This is probably the most difficult undergraduate math class in the country; a variety of advanced topics in mathematics are covered, and problem sets ask students to prove many fundamental theorems of analysis and linear algebra. Class meets three hours per week, plus one hour of section, and problem sets can take anywhere from 24 to 60 hours to complete. This class is usually small and taught by a well-established and prominent member of the faculty whose teaching ability can vary from year to year. A thorough knowledge of multivariable calculus and linear algebra is almost absolutely required, and any other prior knowledge can only help. Students who benefit the most from this class have taken substantial amounts of advanced mathematics and are fairly fluent in the writing of proofs. Due to the necessity of working in groups and the extensive amount of time spent working together, students usually meet some of their best friends in this class. The difficulty of this class varies with the professor, but the class often contains former members of the International Math Olympiad teams, and in any event, it is designed for people with some years of university level mathematical experience. In order to challenge all students in the class, the professor can opt to make the class very, very difficult.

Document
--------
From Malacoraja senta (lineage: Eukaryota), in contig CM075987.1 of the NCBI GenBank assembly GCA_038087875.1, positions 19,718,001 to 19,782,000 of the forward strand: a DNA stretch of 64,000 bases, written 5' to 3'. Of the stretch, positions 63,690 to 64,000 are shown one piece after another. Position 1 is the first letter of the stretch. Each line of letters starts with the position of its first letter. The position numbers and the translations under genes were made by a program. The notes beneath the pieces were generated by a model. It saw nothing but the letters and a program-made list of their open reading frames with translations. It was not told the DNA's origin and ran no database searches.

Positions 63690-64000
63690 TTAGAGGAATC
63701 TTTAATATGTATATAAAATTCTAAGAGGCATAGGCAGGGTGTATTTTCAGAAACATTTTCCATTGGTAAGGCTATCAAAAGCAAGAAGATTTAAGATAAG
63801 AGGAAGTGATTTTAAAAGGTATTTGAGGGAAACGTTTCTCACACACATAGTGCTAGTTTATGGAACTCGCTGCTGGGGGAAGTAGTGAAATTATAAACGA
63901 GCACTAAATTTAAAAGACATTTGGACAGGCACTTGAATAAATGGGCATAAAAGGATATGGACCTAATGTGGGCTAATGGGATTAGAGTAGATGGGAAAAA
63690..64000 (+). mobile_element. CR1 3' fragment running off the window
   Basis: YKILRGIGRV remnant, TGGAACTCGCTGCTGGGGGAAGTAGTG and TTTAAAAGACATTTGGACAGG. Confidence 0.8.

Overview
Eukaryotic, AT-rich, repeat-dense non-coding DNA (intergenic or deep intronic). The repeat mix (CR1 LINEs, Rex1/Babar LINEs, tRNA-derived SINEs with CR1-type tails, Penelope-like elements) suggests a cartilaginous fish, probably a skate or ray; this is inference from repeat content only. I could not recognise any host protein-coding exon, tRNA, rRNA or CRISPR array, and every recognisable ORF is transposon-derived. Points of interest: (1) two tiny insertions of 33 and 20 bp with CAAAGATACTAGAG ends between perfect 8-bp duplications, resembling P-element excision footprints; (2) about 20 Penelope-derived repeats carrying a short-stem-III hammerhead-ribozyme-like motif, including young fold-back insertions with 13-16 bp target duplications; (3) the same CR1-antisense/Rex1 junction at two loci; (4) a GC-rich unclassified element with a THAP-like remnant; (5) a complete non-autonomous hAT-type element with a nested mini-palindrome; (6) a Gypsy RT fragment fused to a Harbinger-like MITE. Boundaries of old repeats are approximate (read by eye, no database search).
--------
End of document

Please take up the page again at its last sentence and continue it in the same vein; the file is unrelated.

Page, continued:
7. Nov 9, 2009 #6


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    Wow Monocles, sounds incredible.
  8. Nov 9, 2009 #7
    Wow, that sounds awesome! But too bad I have zero chance of getting into Harvard, especially since I am a foreign student and haven't had the fortune to be raised as an ultra-valedictorian. Sigh, life is so unfair....
  9. Nov 9, 2009 #8


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    Don't worry. Get yourself into a University and study hard.